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Adoptees and donor conceived people deserve more information
June 2, 2011 - Andrea Johnson
Has anyone seen the movie "The Kids Are All Right," about two teens raised by a lesbian couple who meet their sperm donor father? The real life scenario sounds a lot messier than the movie.
As children conceived via anonymous sperm donation grow to maturity, the articles that are appearing about them sound more and more like those about adoptees from past generations who fought for the right to learn who their biological parents were. In some cases those battles are still being fought, since adoptees can't access their original birth certificates. Adoptees in New Jersey are currently asking legislators to give them that right.
A few years ago Olivia Pratten, a Canadian woman, sued to learn the identify of the sperm donor who fathered her. Last week a court in Alberta, Canada ruled in her favor and said that anonymity for sperm and egg donors is unconstitutional. Australia and most European countries also now ban anonymous sperm and egg donation on the basis that a child has a right to know his or her biological origins.
In the United States, where anonymous sperm donations are still allowed, it's quite possible for one man to have dozens of offspring, with all the potential complications that entails. For instance, some people conceived in this way are concerned that they might end up inadvertently dating a biological half sibling. Others fret about their lack of a complete medical history.
"Donor Unknown," a recent documentary, tells the story of JoEllen Marsh and her more than a dozen half-siblings, all conceived by sperm donated by Jeffrey Harrison, an animal lover and eccentric who paid his rent in the 1980s and 1990s by donating sperm at a local sperm bank a few times a week. The kids tracked each other down through a "donor sibling registry" online which matched people up according to their anonymous sperm donor's number. Harrison met the kids after he read an article about them in the New York Times and recognized his donor number. Now Marsh and some of the others have a friendly relationship with Harrison.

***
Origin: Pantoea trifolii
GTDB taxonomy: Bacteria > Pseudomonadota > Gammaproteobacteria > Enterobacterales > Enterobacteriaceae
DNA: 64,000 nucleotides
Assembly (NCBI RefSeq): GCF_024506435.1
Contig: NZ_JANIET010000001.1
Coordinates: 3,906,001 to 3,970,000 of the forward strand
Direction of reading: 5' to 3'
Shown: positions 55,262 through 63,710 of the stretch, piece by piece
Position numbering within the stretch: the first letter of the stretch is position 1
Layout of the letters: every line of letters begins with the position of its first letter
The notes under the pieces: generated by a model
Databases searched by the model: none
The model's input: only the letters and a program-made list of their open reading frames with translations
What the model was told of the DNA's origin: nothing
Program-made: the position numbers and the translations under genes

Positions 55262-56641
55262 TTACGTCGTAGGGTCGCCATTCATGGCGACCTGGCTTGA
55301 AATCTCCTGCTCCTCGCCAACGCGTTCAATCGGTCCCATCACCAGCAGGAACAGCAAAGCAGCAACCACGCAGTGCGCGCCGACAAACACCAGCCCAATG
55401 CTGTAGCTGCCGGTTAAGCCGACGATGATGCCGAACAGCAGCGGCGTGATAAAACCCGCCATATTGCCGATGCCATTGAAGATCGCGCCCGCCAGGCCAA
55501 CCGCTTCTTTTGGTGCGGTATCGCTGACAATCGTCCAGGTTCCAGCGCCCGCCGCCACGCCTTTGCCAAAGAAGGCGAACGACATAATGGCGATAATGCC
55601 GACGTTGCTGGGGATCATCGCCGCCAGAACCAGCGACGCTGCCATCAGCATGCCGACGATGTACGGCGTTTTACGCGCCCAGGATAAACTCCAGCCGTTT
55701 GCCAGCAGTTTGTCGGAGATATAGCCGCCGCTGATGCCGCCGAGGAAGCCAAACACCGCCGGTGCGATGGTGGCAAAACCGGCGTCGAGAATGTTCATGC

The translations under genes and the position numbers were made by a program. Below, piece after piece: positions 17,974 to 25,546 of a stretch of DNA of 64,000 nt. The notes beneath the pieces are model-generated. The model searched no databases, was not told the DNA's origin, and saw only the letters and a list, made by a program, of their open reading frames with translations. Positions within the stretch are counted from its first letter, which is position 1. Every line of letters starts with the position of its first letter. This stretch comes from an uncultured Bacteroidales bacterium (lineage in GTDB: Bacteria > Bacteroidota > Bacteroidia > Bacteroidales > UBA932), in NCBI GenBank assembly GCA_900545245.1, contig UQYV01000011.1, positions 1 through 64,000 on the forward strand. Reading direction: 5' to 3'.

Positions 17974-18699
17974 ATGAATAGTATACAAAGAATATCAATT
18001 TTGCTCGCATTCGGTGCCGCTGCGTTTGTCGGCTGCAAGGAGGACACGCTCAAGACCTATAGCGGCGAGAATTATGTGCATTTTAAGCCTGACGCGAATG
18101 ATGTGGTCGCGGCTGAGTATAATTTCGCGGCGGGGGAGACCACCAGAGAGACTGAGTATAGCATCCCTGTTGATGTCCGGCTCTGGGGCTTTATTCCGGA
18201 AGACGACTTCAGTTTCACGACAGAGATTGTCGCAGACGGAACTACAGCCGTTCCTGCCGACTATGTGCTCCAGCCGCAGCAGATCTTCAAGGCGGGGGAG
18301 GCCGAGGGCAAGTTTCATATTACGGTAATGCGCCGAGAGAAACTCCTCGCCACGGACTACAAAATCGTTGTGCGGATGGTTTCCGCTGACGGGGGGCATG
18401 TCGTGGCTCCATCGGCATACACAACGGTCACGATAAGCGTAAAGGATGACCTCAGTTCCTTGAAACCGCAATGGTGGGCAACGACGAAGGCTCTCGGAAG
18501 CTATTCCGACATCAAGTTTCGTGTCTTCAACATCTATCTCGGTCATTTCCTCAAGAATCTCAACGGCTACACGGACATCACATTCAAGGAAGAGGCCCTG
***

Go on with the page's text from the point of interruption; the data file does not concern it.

One of Marsh's half siblings didn't learn how she was conceived until she was a teenager and she was very angry with her parents when she was finally told. Marsh was raised by her biological mother and her mother's lesbian partner, who were always open with her about her origins, and she wasn't as angry as her half-sister. Still, she said she still had a lot of questions. She moved differently and looked different from others in her family and always wondered where those traits came from.
The picture of her with Harrison looks like one of a father and daughter, even though they didn't meet until she was 18. Marsh apparently has found a lot of similarities in looks and personality between herself and her unknown biological half siblings and unknown biological father. When she met Harrison, she found some answers.
Obviously not every adoptee or child conceived via donor insemination is going to have this level of curiosity about biological relatives or want to meet a biological parent or half-sibling, but enough do to make me think the United States should make it easier for people like Marsh and Harrison to meet. Perhaps it is time for the U.S. to follow the lead of several European countries and Canada and ban anonymous sperm and egg donation. The resulting offspring should have a right to the name of their biological father or mother when they turn 18 or, at a minimum, should be given access to information about the medical history of their biological relatives.
For the same reason, I think adoptees ought to have a right to a copy of their original birth certificates and the names of their biological parents if they want that information. It is information that nearly everyone else has. Why should donor conceived people and adoptees be denied it?
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